Logically, the most successful business intelligence (BI) or analytics programs are the ones that incorporate as many users as possible, from different roles and departments within an organization. The more users share data and insights, the more benefits of business intelligence a company can realize. Strangely enough, most old-school BI solutions don’t seem to follow this line of reasoning. As the number of users increases, so does the complexity of the system (and by extension, the cost). A number of startups founded in the past few years are attempting to change this aspect of the data-driven business model, in a variety of creative ways. But this still leaves one question unanswered—why is it that incorporating more users means a building a more complicated and expensive system?

Perspective #1: There is no “free lunch” (software costs)

Many people think that this is the simple answer to the question of cost—more software licenses for more people means more money. In fact, licenses are commonly used as a red herring in business intelligence pricing models. It’s fairly obvious why getting licenses for a greater number of users increases the total cost of licensing, but this is in turn only part of the total cost of a business intelligence software.

This may be a little hard to believe, but the proof is found in open source. Open source BI is free, and there’s no shortage of choices if you’re dead set on getting open source software. But none of these free options are as popular as established non-open (paid) BI tools from for-profit vendors, even though they’ve been around for as long or longer than the paid options. If the software licensing were the most costly element of BI implementation, it would follow that open source vendors would be far more prominent.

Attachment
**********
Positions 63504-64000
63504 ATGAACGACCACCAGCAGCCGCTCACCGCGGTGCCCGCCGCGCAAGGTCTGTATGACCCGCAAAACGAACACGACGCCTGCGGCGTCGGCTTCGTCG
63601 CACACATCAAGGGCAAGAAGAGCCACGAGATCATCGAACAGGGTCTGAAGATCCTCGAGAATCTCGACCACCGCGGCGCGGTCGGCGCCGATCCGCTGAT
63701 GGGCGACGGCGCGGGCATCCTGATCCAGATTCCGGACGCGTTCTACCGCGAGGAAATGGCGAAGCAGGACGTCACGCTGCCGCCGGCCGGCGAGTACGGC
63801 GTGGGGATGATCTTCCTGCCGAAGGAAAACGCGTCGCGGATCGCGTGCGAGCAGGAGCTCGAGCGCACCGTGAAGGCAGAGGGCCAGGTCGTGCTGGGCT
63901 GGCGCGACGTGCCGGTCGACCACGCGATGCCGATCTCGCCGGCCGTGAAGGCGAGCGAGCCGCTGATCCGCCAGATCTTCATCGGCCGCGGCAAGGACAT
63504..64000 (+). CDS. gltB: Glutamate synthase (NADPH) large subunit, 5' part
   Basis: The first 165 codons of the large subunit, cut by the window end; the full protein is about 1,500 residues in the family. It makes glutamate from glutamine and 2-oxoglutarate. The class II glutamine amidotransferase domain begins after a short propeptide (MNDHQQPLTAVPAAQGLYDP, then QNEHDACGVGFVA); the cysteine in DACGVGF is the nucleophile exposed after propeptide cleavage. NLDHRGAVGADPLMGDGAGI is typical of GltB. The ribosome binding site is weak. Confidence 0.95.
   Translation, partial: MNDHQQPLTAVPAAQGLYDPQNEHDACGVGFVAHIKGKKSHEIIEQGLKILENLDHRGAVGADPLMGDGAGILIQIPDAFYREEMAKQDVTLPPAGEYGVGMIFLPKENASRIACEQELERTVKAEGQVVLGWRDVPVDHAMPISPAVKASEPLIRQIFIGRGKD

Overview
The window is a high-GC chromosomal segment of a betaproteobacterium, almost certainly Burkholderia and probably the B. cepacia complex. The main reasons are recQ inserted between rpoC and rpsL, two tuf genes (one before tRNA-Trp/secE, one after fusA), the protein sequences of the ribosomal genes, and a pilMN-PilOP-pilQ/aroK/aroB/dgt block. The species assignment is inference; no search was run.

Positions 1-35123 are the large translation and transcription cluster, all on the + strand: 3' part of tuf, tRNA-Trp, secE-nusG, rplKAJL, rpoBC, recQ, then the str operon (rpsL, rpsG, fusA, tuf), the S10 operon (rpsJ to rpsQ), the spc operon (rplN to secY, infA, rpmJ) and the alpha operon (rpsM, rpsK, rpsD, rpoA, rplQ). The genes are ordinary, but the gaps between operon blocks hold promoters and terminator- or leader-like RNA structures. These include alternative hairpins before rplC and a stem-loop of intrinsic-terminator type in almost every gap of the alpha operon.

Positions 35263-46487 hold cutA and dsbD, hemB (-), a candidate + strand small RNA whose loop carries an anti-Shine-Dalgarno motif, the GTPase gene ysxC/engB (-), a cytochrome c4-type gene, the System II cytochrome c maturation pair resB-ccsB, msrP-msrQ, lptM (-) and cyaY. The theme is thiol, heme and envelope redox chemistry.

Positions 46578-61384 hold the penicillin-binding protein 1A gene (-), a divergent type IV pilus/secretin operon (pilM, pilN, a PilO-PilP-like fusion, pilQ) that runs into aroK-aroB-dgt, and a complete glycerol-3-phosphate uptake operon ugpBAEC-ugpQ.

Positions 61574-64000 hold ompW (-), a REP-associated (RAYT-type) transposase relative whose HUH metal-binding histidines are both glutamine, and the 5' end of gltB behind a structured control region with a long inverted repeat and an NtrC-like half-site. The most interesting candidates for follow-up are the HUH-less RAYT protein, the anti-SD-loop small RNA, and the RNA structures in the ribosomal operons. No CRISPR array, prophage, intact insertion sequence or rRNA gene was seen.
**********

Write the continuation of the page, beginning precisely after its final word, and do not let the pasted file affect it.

If you want even more proof, consider the BI platform pricing that major BI vendors offer for licenses; most large companies can easily negotiate a volume discount on licenses. Besides being a well-known marketing technique to increase sales, discounted bundled pricing is also evidence that software licenses are only part of the total cost of business intelligence, especially for larger deployments. As the number of licenses grows, so does the support infrastructure—DBAs and other IT personnel, preparation projects, administration, etc.

TL,DR: Pay attention to software costs, but there are hidden costs associated with most BI solutions. If you must compare the cost per license, factor in additional systemic costs as well.

Perspective #2: Money can’t buy happiness (hardware costs)

Depending on which technology you choose, each additional user can demand a marginal increase of anywhere from 10-50% in hardware resources, which includes disk, RAM, and CPU required to run BI software. The volume of data being queried directly has a major impact on hardware requirements, but so does the number of users expected to be performing the queries. The real point of no return is reached when data processing requirements outgrow commodity hardware (any cheap, off-the-shelf box) and other solutions, none of which is low-cost or simple, must be evaluated. There are three main options for organizations with box-breaking processing needs: